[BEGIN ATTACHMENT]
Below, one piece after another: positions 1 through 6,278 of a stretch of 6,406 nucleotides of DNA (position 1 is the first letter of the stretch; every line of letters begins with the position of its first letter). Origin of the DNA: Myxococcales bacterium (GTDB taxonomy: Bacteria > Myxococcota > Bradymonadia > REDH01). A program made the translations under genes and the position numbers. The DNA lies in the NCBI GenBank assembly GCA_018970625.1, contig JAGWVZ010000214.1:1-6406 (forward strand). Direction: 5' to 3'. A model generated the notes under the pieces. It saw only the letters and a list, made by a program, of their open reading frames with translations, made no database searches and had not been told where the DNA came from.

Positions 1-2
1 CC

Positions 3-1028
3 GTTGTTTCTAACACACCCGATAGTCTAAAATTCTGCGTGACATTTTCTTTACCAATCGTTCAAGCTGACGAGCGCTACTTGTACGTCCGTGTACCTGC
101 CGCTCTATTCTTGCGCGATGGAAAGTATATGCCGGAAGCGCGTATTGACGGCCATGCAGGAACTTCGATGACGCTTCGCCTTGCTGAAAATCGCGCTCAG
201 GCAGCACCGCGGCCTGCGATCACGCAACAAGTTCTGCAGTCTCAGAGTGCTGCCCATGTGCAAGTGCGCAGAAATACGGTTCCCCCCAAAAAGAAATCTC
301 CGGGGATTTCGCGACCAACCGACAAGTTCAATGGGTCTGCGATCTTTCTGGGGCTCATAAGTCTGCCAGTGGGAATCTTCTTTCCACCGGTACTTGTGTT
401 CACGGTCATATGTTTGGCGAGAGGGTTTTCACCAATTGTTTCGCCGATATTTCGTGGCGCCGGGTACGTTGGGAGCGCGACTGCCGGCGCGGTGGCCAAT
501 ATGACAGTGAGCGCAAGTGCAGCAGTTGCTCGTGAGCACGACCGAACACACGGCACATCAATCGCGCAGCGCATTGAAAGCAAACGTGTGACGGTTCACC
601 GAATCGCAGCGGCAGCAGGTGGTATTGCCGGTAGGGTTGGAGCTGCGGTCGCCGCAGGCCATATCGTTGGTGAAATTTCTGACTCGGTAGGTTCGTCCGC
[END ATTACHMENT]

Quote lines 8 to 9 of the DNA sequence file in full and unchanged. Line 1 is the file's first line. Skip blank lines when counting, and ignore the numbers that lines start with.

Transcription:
301 CGGGGATTTCGCGACCAACCGACAAGTTCAATGGGTCTGCGATCTTTCTGGGGCTCATAAGTCTGCCAGTGGGAATCTTCTTTCCACCGGTACTTGTGTT
401 CACGGTCATATGTTTGGCGAGAGGGTTTTCACCAATTGTTTCGCCGATATTTCGTGGCGCCGGGTACGTTGGGAGCGCGACTGCCGGCGCGGTGGCCAAT